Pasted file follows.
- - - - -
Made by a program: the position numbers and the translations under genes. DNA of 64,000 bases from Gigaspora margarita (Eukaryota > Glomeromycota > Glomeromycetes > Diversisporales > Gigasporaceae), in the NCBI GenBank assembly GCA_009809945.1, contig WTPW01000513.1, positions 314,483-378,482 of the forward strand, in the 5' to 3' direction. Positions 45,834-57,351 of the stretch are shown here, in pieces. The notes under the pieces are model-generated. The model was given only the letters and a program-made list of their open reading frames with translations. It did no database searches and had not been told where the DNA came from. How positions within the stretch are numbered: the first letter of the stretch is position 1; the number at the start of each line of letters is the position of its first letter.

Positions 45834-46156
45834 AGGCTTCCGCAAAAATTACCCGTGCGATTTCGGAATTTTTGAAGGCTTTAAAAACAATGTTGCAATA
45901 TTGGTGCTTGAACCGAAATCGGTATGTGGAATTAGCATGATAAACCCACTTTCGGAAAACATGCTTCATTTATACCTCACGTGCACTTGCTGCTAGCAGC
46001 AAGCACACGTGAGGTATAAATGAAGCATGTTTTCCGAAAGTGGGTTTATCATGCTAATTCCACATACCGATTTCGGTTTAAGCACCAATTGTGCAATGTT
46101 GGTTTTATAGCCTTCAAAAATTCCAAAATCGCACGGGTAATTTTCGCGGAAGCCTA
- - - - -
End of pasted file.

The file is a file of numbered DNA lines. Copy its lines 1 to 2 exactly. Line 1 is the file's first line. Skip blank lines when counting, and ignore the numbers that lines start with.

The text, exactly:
Made by a program: the position numbers and the translations under genes. DNA of 64,000 bases from Gigaspora margarita (Eukaryota > Glomeromycota > Glomeromycetes > Diversisporales > Gigasporaceae), in the NCBI GenBank assembly GCA_009809945.1, contig WTPW01000513.1, positions 314,483-378,482 of the forward strand, in the 5' to 3' direction. Positions 45,834-57,351 of the stretch are shown here, in pieces. The notes under the pieces are model-generated. The model was given only the letters and a program-made list of their open reading frames with translations. It did no database searches and had not been told where the DNA came from. How positions within the stretch are numbered: the first letter of the stretch is position 1; the number at the start of each line of letters is the position of its first letter.

Positions 45834-46156